I wasn’t that enamoured by the source material for this stage adaptation of The Shadow Over Innsmouth. There’s one chapter that has a fair bit of action in it, but overall, the story, whilst falling very much into the category of ‘horror’, it was so other-worldly I failed to be spooked by it. Perhaps the real modern world these days is so genuinely frightening in its own way that the fantasy world of a previous generation is comparatively tame.
This adaptation was, therefore, much more enjoyable than the book. A horror with comedy, it’s performed in a similar style to the Scary Movie film series, with all the elements of a horror story but told in a rather more genial fashion, designed to amuse more than shock. It works very well, with Jade Allen and Philip North playing multiple characters, sometimes with the aid of – wait for it – masks and puppetry, again to great comic effect. Character and scene changes are more often than not done at lightning speed, but a deliberately slightly pedantic script ensures we know who is who and what is what at all times.
Not everything is in chronological order, not least because North’s narrator character, Robert, is trying to write a book about Innsmouth, and is either recollecting or imagining events, or a combination of both. Quite exactly what is going on here is ultimately left for the audience to deduce. But in the process of frantic book writing, normal life carries on, with Robert’s partner regularly trying to have everyday conversations with him. The resulting melee of two separate and distinct thought patterns running simultaneously is pricelessly hysterical.
If events, be they in Innsmouth or in Britain, ever seem a tad implausible, the play itself is intelligent enough to recognise this, providing yet more amusement. It isn’t for everyone – some will find certain lines a bit silly, perhaps even imbecilic. On the whole, though, the comic timing is very strong, and on reflection, the apparent childishness on display is an attempt at conveying the sort of things that grown adults are capable of being terrified by. Maybe, just maybe, there are one or two things in our own lives that we have a completely irrational fear of.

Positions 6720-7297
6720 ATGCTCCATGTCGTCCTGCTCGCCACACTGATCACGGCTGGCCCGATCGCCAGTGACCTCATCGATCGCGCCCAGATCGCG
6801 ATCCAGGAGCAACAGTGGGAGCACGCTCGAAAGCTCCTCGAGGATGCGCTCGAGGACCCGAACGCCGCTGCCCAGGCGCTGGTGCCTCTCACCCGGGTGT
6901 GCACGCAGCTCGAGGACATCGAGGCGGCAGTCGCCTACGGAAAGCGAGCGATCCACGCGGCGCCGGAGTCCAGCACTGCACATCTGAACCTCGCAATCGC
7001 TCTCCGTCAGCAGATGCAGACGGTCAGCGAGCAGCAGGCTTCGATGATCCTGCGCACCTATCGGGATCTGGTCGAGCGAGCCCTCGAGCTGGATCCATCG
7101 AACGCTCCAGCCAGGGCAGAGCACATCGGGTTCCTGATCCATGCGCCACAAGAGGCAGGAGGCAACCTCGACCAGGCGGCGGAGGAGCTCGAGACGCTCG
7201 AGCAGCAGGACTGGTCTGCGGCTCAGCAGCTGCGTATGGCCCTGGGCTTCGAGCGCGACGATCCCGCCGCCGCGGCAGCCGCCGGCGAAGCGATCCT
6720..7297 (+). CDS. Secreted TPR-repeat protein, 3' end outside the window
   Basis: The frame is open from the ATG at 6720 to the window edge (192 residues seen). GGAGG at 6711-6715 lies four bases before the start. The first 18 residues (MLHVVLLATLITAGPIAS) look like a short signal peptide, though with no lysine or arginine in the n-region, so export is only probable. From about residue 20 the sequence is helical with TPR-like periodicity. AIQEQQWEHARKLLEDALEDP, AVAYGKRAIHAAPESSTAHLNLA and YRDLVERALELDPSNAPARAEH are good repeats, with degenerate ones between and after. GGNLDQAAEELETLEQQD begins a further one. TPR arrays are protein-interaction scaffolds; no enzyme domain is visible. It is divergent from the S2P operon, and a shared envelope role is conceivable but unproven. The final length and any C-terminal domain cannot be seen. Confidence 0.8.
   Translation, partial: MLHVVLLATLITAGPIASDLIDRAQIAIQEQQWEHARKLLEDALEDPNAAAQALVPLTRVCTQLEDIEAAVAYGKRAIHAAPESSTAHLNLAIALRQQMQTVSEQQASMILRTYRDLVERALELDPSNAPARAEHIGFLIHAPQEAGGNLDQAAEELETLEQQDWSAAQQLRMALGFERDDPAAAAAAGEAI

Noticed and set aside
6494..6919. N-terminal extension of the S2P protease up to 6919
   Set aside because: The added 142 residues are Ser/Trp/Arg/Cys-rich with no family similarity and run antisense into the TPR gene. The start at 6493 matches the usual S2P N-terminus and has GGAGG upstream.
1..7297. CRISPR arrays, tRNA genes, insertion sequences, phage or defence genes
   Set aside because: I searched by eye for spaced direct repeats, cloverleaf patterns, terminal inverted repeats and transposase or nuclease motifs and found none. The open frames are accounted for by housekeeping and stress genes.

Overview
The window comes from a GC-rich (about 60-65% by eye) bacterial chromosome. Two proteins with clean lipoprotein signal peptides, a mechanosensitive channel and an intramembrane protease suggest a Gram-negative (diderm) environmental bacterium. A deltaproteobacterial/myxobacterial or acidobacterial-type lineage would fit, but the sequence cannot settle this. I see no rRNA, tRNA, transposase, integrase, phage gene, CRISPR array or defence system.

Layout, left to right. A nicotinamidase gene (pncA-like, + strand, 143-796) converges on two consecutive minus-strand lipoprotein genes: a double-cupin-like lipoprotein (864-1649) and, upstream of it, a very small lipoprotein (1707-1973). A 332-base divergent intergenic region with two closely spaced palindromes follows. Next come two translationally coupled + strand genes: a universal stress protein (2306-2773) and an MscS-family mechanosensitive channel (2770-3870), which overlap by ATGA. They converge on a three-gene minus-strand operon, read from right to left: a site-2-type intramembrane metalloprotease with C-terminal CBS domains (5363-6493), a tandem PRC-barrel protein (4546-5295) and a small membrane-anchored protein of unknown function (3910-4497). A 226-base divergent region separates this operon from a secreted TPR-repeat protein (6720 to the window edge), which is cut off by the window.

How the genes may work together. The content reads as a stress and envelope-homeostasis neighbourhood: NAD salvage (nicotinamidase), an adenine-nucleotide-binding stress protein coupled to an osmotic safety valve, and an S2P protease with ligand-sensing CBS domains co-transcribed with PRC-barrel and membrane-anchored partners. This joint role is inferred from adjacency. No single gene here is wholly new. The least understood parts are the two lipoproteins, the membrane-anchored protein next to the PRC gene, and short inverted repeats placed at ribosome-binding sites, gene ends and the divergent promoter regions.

The play did end quite abruptly, almost in the way that some Edinburgh Festival shows suddenly end because they have to, in order to avoid stiff penalties for even going marginally over a pre-agreed time. I am not sure whether lovers of HP Lovecraft’s literature will like this adaptation: I’d say enough of the original narrative is retained such that, despite a very different emphasis, it’s still very recognisable as The Shadow Over Innsmouth. The plot is simplified but not overly so. Either way, a good time was had, and as far as low-budget, brief two-handers go, this one punches above its weight. You couldn’t plausibly accuse this production of being even a little bit too long.
Review by Chris Omaweng
On a frankly tedious architectural tour of the coastline, Robert Olmstead happens across the ancient seaport of Innsmouth… What he discovers there will threaten his life, test his will and shatter his sanity.
Fresh from its sell out world premiere at the London Horror Festival 2015, Hidden Basement Production brings this darkly comic realisation of a Lovecraft classic back to The Etcetera for this year’s Black Box Festival.
This two hander featuring original music, puppetry and physical theatre explores the complex and sometimes deadly relationship between man and fish.
BlackBox: The Shadow over Innsmouth
29th January 2016 – 31 January 2016 at 7:00pm